It’s no deep or dark secret that many aspects of sportswriting, and storytelling, indeed operate behind the scenes.
Hence, it’s always interesting to pull back the curtain — even a bit — from time to time.
You may have noticed appearing, for the past two Wednesdays and Thursdays at least, the 2022 weekly Associated Press statewide girls and boys basketball polls.
The boys poll, released every Monday, appears in Wednesday editions while the girls poll —released every Tuesday —appears every Thursday in print.
These polls are voted upon every weekend with the opening week in January, and end in conjunction with the regular seasons —usually resulting in six girls polls and seven boys polls.
You also may have noticed some of our Southern Ohio Conference and/or Ohio Valley Conference teams appearing in the polls, including Scioto County’s own Valley boys and Wheelersburg girls.
In the opening Division IV boys poll, Valley checked in ranked sixth with a 9-0 record and 50 points —before moving up two spots to fourth in this week’s poll, collecting 104 plus one first-place vote, which is worth 10 points apiece.
And, that was without the Indians even playing a game —with one postponed because of Oak Hill’s coronavirus situation at the time, and the other with Wheelersburg weathered out on Friday night.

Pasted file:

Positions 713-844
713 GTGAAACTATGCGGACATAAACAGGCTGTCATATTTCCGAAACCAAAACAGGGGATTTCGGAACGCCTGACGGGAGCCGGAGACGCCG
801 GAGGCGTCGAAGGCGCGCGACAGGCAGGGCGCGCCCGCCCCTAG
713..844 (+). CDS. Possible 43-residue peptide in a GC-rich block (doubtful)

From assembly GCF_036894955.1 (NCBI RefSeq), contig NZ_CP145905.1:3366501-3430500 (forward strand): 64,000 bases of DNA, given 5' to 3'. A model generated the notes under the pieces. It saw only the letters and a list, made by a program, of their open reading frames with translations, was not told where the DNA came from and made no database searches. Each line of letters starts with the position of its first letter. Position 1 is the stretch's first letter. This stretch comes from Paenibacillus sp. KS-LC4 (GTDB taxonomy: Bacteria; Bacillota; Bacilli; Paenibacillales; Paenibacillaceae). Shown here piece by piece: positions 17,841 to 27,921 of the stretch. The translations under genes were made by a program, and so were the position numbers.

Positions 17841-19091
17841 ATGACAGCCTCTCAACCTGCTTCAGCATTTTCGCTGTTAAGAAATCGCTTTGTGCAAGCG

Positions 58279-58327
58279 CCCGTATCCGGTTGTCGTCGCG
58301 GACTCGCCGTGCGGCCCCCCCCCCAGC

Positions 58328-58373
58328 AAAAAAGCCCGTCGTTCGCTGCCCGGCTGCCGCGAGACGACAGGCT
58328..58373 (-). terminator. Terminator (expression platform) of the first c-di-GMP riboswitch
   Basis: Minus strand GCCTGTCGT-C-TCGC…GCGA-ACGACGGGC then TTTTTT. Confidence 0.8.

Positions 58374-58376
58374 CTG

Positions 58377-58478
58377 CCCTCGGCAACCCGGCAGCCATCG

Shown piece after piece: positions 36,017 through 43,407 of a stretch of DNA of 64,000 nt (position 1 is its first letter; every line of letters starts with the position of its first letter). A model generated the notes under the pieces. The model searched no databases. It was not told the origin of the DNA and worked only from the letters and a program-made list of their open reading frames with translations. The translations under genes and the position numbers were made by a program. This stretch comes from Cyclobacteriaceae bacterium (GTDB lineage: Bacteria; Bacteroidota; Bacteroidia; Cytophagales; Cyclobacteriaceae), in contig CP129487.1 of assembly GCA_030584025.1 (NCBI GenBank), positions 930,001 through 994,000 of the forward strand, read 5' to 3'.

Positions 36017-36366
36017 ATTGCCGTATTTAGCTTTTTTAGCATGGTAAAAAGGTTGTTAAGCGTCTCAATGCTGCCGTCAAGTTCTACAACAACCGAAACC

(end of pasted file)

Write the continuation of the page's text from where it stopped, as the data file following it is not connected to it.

Speaking of 104…..
In the opening Division III girls poll, Wheelersburg in fact was your top-ranked team in the state —with 104 total points and two first-place votes.
This week was even better for the Lady Pirates, picking up seven more first-place votes (90 total points worth) for 164 total points and yes, maintaining that top-ranked billing.
We also want to acknowledge of course Waverly’s boys, which were eighth in the opening Division II poll — prior to moving up to sixth.
South Point’s boys, in Division III, followed suit (eighth to sixth) from polls one to two.
All that said, at this point, John Q. Public probably wants to know how this all works.
And, do keep in mind, before any bandwagon boarding or even bridge-jumping begins, the Associated Press polls NEED to be taken into account for what they truly are.